The “first” in many facets of my life have been seriously exciting memories. The first day of school - including undergraduate and graduate experiences. The first day in a new city, a new state, a new time zone. The first time I used chopsticks. Even that very first bite of Miss Loretta’s sweet potato cookies . There is something to the new surroundings, the new customs, the new people, the new tastes, the newness of it all that excites me. (you too, right?)
Sweet Potato Cookies: The 6th Love Language.
So as you might imagine, I worried that not taking the tour of the office on my first day; introducing myself to the others seated near my work station; or realizing that my train stop is the same as someone else’s on the commute home, would impact my experience here at Zuora. My onboarding was peppered with the thought that when we finally flatten the curve, I will get to know, connect, and build relationships with my new colleagues - from within 6 feet/2 meters.
Everything exciting about my home office (read: dining room table) faded, once I realized that it would also be my place of work. I let go of the anticipation of walking down a hallway and hearing things like, “those are cute shoes” and “does that dress have pockets?” Or someone noticing the fire bender charm hanging from my neck, and debating the better Avatar - Aang or Korra. Much like the dwindling excitement of my dining room, I settled into dress shirts and pajama bottoms, exchanging those cute shoes for cool socks.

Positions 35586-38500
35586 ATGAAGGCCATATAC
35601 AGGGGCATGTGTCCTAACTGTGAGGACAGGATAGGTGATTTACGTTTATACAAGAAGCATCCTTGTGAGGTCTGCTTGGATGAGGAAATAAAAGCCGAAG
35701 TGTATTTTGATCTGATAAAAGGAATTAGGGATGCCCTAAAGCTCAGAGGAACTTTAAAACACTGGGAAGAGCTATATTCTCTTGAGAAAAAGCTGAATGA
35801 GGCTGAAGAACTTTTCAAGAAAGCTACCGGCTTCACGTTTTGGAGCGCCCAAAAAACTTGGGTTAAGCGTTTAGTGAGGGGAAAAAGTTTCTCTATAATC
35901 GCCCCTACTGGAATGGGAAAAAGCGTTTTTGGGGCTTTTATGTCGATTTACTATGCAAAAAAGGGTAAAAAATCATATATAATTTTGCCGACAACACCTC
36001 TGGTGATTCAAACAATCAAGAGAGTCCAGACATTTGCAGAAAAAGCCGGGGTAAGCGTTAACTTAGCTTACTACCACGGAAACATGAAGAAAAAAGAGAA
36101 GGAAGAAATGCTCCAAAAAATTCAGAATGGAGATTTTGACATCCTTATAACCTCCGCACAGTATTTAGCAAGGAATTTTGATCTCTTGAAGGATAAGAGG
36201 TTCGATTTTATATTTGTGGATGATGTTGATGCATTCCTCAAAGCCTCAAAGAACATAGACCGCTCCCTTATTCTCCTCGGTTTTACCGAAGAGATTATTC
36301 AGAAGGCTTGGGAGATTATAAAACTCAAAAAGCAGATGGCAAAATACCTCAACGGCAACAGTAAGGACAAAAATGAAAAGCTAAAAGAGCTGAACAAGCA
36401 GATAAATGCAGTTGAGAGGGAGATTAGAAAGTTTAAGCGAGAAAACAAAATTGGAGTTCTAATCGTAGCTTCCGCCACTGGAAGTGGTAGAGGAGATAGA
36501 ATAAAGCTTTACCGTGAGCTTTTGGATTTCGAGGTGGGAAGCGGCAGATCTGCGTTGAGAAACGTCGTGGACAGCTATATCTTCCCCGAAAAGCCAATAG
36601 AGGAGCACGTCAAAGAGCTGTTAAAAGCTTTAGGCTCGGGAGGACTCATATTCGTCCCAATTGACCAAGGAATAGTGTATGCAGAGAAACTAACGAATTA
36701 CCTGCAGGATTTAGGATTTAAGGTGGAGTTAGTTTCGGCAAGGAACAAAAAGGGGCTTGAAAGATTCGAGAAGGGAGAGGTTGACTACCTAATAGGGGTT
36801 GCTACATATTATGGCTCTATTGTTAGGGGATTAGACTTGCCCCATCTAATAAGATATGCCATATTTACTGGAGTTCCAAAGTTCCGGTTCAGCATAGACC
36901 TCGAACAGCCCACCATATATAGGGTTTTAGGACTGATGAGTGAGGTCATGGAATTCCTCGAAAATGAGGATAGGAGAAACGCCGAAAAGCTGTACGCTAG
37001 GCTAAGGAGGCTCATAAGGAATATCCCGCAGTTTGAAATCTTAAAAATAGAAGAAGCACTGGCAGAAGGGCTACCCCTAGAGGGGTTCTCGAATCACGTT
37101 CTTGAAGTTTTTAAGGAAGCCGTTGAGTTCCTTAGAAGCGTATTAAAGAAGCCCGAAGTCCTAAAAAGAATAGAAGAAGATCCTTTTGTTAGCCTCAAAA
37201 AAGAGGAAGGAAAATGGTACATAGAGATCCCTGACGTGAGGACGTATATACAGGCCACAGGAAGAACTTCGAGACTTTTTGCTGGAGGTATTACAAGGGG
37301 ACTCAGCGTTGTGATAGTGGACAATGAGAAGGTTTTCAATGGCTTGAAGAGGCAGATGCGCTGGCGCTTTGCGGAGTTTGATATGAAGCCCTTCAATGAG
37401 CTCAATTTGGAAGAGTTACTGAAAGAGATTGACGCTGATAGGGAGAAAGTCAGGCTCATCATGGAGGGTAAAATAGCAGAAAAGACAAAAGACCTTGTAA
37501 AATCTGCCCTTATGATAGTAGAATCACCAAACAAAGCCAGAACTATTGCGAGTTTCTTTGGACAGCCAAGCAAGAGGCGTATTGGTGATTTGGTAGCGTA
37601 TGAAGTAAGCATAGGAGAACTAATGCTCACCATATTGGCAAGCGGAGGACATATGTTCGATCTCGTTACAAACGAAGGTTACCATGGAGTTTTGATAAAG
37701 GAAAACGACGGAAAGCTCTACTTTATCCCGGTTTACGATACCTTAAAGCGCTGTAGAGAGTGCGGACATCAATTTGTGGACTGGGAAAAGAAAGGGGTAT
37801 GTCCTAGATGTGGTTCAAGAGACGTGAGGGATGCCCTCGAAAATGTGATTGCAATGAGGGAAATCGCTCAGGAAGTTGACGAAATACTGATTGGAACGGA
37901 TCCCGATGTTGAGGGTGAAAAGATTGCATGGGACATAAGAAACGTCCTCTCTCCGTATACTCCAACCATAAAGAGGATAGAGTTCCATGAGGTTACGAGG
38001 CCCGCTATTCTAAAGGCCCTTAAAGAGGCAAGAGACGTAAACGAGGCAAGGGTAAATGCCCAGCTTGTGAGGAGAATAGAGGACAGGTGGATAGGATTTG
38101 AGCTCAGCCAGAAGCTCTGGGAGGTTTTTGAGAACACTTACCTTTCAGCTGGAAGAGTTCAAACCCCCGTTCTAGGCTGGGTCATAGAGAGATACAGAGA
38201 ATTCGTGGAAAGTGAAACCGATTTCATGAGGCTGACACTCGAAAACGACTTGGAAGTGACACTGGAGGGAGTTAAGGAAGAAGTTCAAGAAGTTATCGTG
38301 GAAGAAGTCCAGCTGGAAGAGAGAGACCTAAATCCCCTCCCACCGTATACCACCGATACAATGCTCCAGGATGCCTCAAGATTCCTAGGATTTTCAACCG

Six months later my worries about not working from the office, couldn’t be farther from the truth. I’ve exchanged virtual school woes (I have a goddaughter in the sixth grade; also not sure I’m smarter than one), celebrated birthdays, Slacked condolences, and sent best wishes via flat rate shipping. The warmth of a side hug or a whispered comment in a team meeting is missing - but somehow I felt it in the gifs, text messages, and random deliveries at my doorstep.
I feel invested, probably more so now, in the lives of my colleagues than I likely would have, walking down a hallway with my earbuds in; popping into the kitchen for a kombucha between meetings; or looking for a moment of solace as life (literally anything happening in the world right now) bled into the workday, from a bathroom stall. Sure, virtual happy hours aren’t as vibrant as the real thing, but don’t they cause you to focus more? Who joined? Who turned their camera off? Who is still waiting on the audio to connect? And always, it seems - me, on mute, talking to the screen.